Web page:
Saturday Classics

Saturday, 6 to 11 am

Wake up to a great variety of classical music every Saturday morning with host Rolf Charlston. You'll hear works ranging from Baroque to contemporary--from a gentle waltz to a bright tango--from old favorites to something new.

Composer ID: 
53c7dc13e1c8b9c77b4b9b7c|53c7dbe1e1c8b9c77b4b9b6e

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Creatively Speaking
3:07 pm
Mon December 15, 2014

Have You Heard...Grassical Music?

The DePue Brothers Band plays a blend of classical, bluegrass, jazz, pop, and American roots music.

The four DePue brothers (Wallace, Jason, Zack, and Alex) were raised on classical music, barbershop, and Bluegrass. As WRTI’s Susan Lewis reports, today they’re juggling work at conventional ensembles - The Philadelphia Orchestra, the Indianapolis Symphony Orchestra, and the Philly Pops - with a family-based band specializing in a blend of classical and American grass roots music.

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Creatively Speaking
1:33 pm
Mon December 15, 2014

Handel's Messiah: A Christmas Tradition Born in the Spring

George Frideric Handel (1685-1759)

Handel’s Messiah, originally composed for performance during the springtime Christian observance of Lent, has become a  contemporary staple of Christmas celebrations in modern America. WRTI’s Susan Lewis has more on this 18th-century oratorio.

On Sunday, December 21, at 1 pm, WRTI will rebroadcast The Philadelphia Orchestra and The Philadelphia Singers Chorale with soloists in a 2013 performance of Handel's Messiah, at The Kimmel Center

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Happy Holidays from WRTI!
11:35 am
Sun December 14, 2014

Classical Music for the Holidays on WRTI: 2014 Schedule

Dashing through the snow, to your radio you shall go! WRTI brings you the holidays in all their sonic glory. Here are highlights from our classical schedule for Monday, December 15th through Thursday, January 1st, 2015. WRTI celebrates the season with a carefully chosen selection of holiday favorites. Highlights include: Wednesday, December 24th - The Nutcracker in its entirety. On Christmas Day, we bring you the Messiah, New York Philharmonic with NY Choral Artists and soloists.

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A Special Holiday Concert on WRTI
7:44 am
Sun December 14, 2014

Symphony in C on WRTI: Vivaldi's Gloria, Winter Wonderland, and more! Dec. 14 at 3 PM

It's a special holiday broadcast with Symphony in C on Sunday, December 14 at 3 pm.  You'll hear Vivaldi’s exuberant Gloria celebrating the season in Baroque style. Exciting arrangements of holiday favorites will round out the program. Joining Symphony in C is the New Jersey MasterChorale and soloists, under the direction of Wayne Richmond. Rossen Milanov conducts.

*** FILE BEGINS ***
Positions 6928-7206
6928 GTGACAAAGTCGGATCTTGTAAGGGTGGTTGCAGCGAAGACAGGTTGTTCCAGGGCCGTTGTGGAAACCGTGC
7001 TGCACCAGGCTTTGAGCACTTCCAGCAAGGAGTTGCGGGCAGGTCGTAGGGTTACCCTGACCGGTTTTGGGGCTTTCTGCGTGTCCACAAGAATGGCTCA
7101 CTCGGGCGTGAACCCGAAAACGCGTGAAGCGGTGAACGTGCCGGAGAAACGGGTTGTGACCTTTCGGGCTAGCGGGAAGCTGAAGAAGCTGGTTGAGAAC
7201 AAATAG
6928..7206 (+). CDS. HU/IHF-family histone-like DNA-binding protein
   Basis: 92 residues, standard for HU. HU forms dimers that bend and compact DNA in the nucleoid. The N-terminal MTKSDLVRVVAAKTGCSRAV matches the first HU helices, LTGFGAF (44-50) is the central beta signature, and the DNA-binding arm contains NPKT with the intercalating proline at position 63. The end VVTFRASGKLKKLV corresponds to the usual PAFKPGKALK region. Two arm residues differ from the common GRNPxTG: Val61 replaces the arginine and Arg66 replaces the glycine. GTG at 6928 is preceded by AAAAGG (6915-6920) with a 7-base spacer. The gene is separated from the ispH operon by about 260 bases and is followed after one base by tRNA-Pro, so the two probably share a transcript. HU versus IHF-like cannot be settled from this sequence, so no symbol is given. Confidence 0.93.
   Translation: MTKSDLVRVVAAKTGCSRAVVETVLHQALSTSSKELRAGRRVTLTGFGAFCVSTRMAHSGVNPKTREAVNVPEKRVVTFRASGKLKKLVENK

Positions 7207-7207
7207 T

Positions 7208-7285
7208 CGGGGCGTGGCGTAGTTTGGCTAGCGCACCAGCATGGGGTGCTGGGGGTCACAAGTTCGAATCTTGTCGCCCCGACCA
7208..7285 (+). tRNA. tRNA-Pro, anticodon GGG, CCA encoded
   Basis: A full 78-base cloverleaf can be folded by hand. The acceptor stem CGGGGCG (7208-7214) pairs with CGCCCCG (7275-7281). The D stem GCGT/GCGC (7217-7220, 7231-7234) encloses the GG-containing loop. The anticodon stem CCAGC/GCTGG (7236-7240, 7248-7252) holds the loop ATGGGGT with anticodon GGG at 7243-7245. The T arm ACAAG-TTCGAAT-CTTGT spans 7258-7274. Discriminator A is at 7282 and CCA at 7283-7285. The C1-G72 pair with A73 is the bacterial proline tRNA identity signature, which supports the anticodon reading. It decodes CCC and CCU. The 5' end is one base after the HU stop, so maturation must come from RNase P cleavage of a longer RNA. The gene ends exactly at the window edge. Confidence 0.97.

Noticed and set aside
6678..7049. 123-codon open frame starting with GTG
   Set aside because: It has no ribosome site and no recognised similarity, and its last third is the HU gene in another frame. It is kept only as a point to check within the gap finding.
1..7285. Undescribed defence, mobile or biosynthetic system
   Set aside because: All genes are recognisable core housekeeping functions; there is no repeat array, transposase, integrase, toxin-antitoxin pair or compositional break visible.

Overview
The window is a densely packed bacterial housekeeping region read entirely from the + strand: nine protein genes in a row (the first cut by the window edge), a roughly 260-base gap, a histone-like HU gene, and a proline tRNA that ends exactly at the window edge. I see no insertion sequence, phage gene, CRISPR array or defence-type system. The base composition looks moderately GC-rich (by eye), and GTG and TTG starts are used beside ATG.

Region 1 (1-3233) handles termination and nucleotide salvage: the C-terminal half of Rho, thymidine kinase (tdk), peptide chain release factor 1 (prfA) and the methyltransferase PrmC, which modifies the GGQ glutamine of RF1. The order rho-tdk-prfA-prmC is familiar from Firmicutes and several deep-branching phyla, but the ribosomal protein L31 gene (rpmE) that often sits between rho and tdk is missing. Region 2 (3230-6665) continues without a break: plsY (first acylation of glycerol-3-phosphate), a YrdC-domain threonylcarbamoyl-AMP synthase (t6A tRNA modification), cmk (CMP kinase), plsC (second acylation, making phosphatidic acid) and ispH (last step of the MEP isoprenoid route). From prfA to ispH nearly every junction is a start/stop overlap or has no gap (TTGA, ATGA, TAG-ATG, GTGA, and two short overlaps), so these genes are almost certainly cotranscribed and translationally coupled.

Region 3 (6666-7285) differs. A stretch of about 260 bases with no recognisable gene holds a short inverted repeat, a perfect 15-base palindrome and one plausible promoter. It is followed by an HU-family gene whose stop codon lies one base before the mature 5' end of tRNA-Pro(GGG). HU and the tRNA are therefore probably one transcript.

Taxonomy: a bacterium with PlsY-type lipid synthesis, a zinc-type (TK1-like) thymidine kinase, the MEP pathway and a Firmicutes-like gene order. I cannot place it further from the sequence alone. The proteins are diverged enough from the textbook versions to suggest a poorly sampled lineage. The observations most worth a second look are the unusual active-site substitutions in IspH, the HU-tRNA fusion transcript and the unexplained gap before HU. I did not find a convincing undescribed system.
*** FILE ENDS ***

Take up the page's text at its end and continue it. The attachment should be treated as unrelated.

Program:

Vivaldi:  Gloria, RV 589

Vivaldi:  “Winter” from The Four Seasons, RV. 297

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Opera on WRTI
11:09 am
Wed December 10, 2014

The Met Opera on WRTI: Die Meistersinger von Nürnberg, Dec. 13, 12 PM (Early Start Time)

James Levine returns to Wagner with a signature run of the epic comedy, Die Meistersinger von Nürnberg, back at the Met for the first time in eight years. Michael Volle is in the central role of Hans Sachs. Johan Botha reprises his indomitable Walther, and the elegant Annette Dasch is Eva. Saturday, December 13, 12 noon to 6 pm (***Note early start time and later end time.)

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The Philadelphia Orchestra in Concert on WRTI
12:49 pm
Tue December 9, 2014

The Philadelphia Orchestra on WRTI: Andre Watts, Rafael Fruhbeck de Burgos, Dec. 14 at 1 PM

Spanish conductor Rafael Fruhbeck de Burgos (1933-2013)

The entire Philadelphia Orchestra family was saddened this past summer by the death of a great friend of the Orchestra, and a musician of exemplary standards. The eminent Spanish conductor Rafael Fruhbeck de Burgos, who passed away in June, 2013, is featured in a rebroadcast of a program performed in February of 2013, one of his last performances with the Philadelphians.

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Creatively Speaking
3:56 pm
Mon December 8, 2014

Listen To This: The Dreamiest Chopin You've Ever Heard

Pianist Chad Lawson's "The Chopin Variations," performed with violinist Judy Kang and cellist Rubin Kodheli, presents the music of Chopin in a whole new way.

After being featured on NPR's All Things Considered, Chad Lawson's CD, The Chopin Variations, shot to No. 1 on iTunes Classical before it was even released in September, 2014. Lawson's interpretation of Chopin's nocturnes, preludes, and waltzes involves a surprising reconfiguration of the piano, and offers a sense of intimacy with the music that is likely new to most listeners.

WRTI’s Meridee Duddleston learns about the power of simplicity in her conversation with pianist Chad Lawson.

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WRTI Picks from NPR Music